‘Our Olympians may get to train in Cyprus - but it’s no holiday!’

15:55 25 April 2012

The Olympic pool at Coral Beach

The Olympic pool at Coral Beach's Hotel and Resort in Cyprus


With less than 100 days until London 2012, Ben Pearce followed in Team GB’s footsteps with a gruelling training camp in Paphos.

The British team geared up for the 2004 Olympics at the Coral Beach Hotel and Resort in Cyprus, leaving them a short hop from Athens and with similar conditions to those that they could expect on competition day.

Arriving in stages, Team GB were at Coral Beach in Paphos a week before the Games and stayed there throughout, using it as their headquarters and even holding their very own opening ceremony party for those who were not required to carry the flag at the Olympic Stadium.

The resort’s general manager Dia Charalambous said: “We had Cypriot athletes at the Olympics in 2004 but we were cheering for the British.”

With 420 rooms, Coral Beach is the largest hotel on the island – and Britain’s stay underlined its status as one of the top sporting retreats in the world.

During my visit, I share the grounds with the German Paralympic team and the French military, as well as the standard hotel guests.

Team GB’s relationship with the resort has continued, and the swimming team are regular visitors. They are booked in for a training centre in July, and around 70 members of the British Olympic team were at Coral Beach in 2009 and 2011.

Arriving in my luxurious room at the five-star hotel is like walking into a James Bond scene. There is food waiting, a bottle of wine, a fruit platter and the table is set for two as I look out onto my balcony, and the waves that crash onto the beach just 100 metres away.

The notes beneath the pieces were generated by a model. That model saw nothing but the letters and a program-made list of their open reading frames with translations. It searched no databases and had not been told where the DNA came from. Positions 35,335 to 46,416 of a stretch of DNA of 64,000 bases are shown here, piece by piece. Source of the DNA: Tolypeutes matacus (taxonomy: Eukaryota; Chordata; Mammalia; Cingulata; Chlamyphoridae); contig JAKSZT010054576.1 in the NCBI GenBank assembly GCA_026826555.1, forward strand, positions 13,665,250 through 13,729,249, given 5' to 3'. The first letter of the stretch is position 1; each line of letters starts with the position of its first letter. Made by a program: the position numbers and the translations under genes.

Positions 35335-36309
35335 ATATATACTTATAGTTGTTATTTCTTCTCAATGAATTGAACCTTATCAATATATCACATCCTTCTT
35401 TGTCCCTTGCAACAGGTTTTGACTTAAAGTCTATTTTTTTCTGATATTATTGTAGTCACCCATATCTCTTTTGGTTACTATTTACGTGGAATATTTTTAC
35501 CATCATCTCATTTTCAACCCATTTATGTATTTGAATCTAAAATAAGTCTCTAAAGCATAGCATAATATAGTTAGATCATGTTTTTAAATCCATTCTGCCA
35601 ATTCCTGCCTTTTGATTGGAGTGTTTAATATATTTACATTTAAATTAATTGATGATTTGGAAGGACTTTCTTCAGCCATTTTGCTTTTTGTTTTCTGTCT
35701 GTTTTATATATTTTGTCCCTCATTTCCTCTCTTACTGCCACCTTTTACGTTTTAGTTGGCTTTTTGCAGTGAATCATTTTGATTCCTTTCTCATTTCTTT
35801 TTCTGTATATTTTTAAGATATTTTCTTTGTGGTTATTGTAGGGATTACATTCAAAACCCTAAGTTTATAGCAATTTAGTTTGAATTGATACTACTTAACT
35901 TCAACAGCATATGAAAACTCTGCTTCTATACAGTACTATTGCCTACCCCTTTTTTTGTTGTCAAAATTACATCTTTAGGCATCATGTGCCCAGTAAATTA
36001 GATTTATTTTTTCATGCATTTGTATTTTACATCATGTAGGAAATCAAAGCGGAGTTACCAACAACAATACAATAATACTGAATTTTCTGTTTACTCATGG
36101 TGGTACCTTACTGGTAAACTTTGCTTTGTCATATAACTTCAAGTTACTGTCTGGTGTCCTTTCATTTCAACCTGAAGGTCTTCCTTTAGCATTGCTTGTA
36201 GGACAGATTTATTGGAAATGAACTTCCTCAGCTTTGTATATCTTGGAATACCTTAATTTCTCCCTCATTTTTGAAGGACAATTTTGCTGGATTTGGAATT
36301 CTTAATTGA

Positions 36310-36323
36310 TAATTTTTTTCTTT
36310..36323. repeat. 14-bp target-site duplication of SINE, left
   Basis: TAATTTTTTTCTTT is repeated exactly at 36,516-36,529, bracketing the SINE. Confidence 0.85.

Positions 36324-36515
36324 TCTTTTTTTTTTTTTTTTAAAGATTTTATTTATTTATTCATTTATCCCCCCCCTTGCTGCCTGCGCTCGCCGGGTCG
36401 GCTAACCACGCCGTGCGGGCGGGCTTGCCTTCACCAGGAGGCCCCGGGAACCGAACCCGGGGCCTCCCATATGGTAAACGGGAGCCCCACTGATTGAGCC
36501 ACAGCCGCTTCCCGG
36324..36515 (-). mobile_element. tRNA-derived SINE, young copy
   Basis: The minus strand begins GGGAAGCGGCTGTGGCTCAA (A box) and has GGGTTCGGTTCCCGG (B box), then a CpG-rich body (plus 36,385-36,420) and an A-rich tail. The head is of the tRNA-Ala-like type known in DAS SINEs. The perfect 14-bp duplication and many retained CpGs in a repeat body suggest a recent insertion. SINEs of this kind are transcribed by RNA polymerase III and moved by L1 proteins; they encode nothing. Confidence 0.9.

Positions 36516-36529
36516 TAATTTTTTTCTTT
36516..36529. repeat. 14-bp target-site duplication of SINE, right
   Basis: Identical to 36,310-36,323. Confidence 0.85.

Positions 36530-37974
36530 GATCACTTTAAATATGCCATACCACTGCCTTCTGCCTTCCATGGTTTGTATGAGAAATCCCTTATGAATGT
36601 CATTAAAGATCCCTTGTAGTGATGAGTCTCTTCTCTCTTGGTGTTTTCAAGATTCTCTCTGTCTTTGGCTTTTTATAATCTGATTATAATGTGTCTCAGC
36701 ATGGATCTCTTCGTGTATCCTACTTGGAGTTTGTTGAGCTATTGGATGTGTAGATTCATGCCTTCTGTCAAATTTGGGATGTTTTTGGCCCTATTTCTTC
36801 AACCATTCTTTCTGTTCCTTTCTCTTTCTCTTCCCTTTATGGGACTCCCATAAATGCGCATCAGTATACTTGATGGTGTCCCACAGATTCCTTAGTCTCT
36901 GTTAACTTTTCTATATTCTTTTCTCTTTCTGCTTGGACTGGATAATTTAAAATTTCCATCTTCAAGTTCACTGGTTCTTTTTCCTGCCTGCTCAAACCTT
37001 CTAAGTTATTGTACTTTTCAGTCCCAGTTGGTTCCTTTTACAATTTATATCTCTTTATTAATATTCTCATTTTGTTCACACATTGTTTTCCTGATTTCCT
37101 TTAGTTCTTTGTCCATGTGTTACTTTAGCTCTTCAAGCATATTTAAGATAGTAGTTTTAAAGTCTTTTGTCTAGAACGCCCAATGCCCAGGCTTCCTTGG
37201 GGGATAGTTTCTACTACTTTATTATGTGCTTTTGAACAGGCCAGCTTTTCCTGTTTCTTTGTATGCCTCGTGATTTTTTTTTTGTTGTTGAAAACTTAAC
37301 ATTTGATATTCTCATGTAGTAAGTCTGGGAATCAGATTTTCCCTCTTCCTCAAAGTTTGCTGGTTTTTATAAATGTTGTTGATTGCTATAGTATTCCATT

However, this only serves to underline the lonely life of the Olympian. This is no holiday, and the morning alarm provides an untimely reminder of why I am really in Cyprus – to train.

Of course, that doesn’t stop me from taking advantage of the full English breakfast – but it is a mistake that I only make once.

When national team managers arrange a training camp at Coral Beach, they often request a wider range of cereals and pasta.

After spending the first day attempting to keep my sausages and bacon down, I realise that there is probably a reason for that, and follow a rather sterner diet.

Our first trial comes in the Olympic pool, which was built specifically for Team GB in 2004 and was consequently constructed in just nine weeks.

Fifty metres long, 20m wide and 2m deep, there is no shallow end because even the slightest changes in depth can affect the swimmers’ lap times.

The pool is heated to 27 or 28 degrees – the optimum temperate for the muscles – at a cost of 500 euros a day during the winter months. It also features an underwater camera which allows coaches to observe and correct technique.